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ART “4” “2”-DAY  09 March
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^ Born on 09 March 1856: Thomas William Roberts, British Australian painter who died in 1931.
LINKS(Studio)(The Bridge)(Busy Street)(By the Shore)(Woman by the Pond) [the preceding titles are not given, so I made them up]
Bailed Up (1927, 135x183cm) _ Tom Roberts was fascinated by pastoral life and found his greatest fulfillment in a series of bush-life paintings begun in 1888-90 with Shearing the rams and continued after his shift in 1891 from Melbourne to Sydney. Whilst staying at Duncan Anderson's Newstead sheep station, near Inverell in the New England tableland of northern New South Wales, Roberts conceived the idea of a bushranging picture. In it he would present an imaginary incident from the disorderly past, within an artistically modern portrayal of the Australian landscape in its highest key. Such was the beginning of Bailed up.
      At Newstead at the end of 1893 Roberts was already planning his second sheep-shearing painting, The Golden Fleece, which he would complete during the following year. Walking along the road between Newstead and Paradise, a neighboring station owned by Russell Hughes, he found a setting for his bushranging picture. It was an isolated spot among grass trees and a forest of tall gums, a level bend on a long steep ascent, the last bad hill for travellers following the Macintyre River on their way to Inverell. This back road was not in fact a coaching route, but here was a good setting for Roberts's 'sham stick-up': a coach would have been well and truly trapped by the great log placed across the narrow climbing road; mounted bushrangers could have waited well camouflaged in the steep forest above, and a spare horse left lurking in the shadows. It was highland country, not far from where the region's last bushranger, 'Captain Thunderbolt', had died a quarter of a century earlier.
      At this ideal spot for a robbery under arms, the artist, helped by the Anderson family, built a platform of timber, bark and wire in a stringy-bark tree growing below the road, so that he could set up his canvas on this 'Perch' at the level of the road. A Cobb & Co. coach then in operation between Inverell and Glen Innes was painted in town at Inverell, together with its driver Bob Bates. 'Silent Bob Bates' had a story of being robbed by Thunderbolt some three decades earlier, and it was his laconic, hard-wrung description of the quiet nature of the incident which determined the mood of Roberts's composition. Other characters were modelled by other townspeople in Inverell, and by station hands at Newstead, where the painting was completed. Roberts made tiny drawings and an oil sketch of how he wanted the scene to look before he started his big canvas, in which he set out to create the most complex painting of his career to date; complex because it was not only about the seizing of a moment in the landscape but was also intended to convey a recollection of the historical past. This particular place had engendered the artist's idea of a sudden, apparitional haunting by bushrangers.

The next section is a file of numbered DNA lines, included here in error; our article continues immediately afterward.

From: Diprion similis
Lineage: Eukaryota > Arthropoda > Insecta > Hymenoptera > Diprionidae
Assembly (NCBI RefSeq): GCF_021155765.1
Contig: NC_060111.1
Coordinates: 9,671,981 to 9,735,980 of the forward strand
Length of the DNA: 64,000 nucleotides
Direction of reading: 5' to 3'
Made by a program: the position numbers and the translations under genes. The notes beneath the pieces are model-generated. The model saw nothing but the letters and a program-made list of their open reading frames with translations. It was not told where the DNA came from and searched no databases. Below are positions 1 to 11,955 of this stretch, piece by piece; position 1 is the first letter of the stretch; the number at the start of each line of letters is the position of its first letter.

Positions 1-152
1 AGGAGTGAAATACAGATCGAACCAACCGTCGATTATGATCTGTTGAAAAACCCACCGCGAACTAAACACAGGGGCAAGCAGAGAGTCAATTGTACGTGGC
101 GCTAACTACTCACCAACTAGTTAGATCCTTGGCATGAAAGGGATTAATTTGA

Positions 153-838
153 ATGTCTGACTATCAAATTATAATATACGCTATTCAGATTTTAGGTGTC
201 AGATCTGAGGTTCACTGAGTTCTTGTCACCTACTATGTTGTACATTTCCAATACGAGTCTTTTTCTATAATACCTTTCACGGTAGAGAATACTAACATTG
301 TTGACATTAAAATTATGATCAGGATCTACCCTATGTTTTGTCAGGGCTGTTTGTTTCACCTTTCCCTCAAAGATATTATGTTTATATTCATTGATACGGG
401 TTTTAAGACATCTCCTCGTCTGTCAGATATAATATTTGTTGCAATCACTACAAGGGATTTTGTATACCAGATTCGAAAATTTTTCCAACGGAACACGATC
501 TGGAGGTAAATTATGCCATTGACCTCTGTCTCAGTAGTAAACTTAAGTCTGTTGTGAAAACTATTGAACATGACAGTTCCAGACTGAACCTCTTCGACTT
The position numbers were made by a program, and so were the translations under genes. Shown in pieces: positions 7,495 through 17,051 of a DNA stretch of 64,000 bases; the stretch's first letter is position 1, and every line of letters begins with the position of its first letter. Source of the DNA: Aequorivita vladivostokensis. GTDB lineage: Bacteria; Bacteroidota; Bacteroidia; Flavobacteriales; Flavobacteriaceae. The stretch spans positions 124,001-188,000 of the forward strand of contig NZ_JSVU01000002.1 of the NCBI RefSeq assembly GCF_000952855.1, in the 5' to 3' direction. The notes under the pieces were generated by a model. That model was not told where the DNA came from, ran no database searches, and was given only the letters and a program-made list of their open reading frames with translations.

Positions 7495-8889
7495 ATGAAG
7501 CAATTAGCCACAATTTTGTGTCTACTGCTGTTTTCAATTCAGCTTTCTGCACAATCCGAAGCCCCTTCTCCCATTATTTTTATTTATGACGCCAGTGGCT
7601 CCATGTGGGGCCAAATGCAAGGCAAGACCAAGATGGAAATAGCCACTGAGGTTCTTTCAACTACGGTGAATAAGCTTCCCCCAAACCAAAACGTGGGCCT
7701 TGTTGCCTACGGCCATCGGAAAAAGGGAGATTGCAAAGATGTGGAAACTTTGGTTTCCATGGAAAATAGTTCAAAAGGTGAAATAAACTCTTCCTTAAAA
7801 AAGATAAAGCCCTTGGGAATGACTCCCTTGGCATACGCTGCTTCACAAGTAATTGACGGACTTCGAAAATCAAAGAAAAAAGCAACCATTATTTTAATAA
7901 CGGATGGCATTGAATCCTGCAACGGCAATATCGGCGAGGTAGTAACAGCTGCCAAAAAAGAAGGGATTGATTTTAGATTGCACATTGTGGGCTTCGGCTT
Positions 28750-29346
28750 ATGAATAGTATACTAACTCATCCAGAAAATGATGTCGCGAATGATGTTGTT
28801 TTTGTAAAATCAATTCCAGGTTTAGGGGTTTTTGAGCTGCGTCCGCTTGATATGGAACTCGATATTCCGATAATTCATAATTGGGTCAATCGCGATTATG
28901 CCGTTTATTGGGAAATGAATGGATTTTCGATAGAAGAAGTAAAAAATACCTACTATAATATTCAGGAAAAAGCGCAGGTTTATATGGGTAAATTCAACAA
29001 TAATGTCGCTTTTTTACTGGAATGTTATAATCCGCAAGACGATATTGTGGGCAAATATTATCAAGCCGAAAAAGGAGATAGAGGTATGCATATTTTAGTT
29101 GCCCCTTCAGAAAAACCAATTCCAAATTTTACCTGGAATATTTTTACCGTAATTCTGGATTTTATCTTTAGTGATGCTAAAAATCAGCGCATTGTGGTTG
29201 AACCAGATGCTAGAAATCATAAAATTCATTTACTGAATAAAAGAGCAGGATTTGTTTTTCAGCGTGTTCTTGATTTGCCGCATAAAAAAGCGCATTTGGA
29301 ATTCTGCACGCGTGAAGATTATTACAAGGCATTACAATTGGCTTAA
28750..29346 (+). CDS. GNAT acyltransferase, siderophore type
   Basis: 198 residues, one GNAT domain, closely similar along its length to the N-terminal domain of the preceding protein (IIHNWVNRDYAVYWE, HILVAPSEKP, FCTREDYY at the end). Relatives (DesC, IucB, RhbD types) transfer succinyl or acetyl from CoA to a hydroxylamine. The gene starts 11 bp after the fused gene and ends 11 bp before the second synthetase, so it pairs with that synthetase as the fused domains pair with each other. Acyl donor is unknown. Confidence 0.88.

Of the group of bush masterpieces that Roberts embarked upon between 1888 and 1898, Bailed up turned out to be the most contentious. For in spite of the nationalistic fervour which might have guaranteed an enthusiastic reception for the painting when it was exhibited in Sydney and Melbourne in the 1890s, it neither succeeded in eliciting unanimous praise, nor found a willing buyer. Roberts dropped the price from £275 to 70 guineas in 1900. After all the enthusiasm and trouble he took to paint Bailed up, Roberts could not dispatch it into the world.
      Because Roberts reworked the painting in 1927 it is now difficult to assess the validity of its reception in 1895. Nagging criticisms made by the press concerned the way the legs of the men, or the skin of the horses had been depicted, for example. Perhaps unsatisfactory pictorial resolution was sensed, turning potential collectors away. Eventually in 1928, after Roberts had substantially repainted the background landscape, Bailed up, price 500 guineas, was sold from an exhibition of his work in Sydney.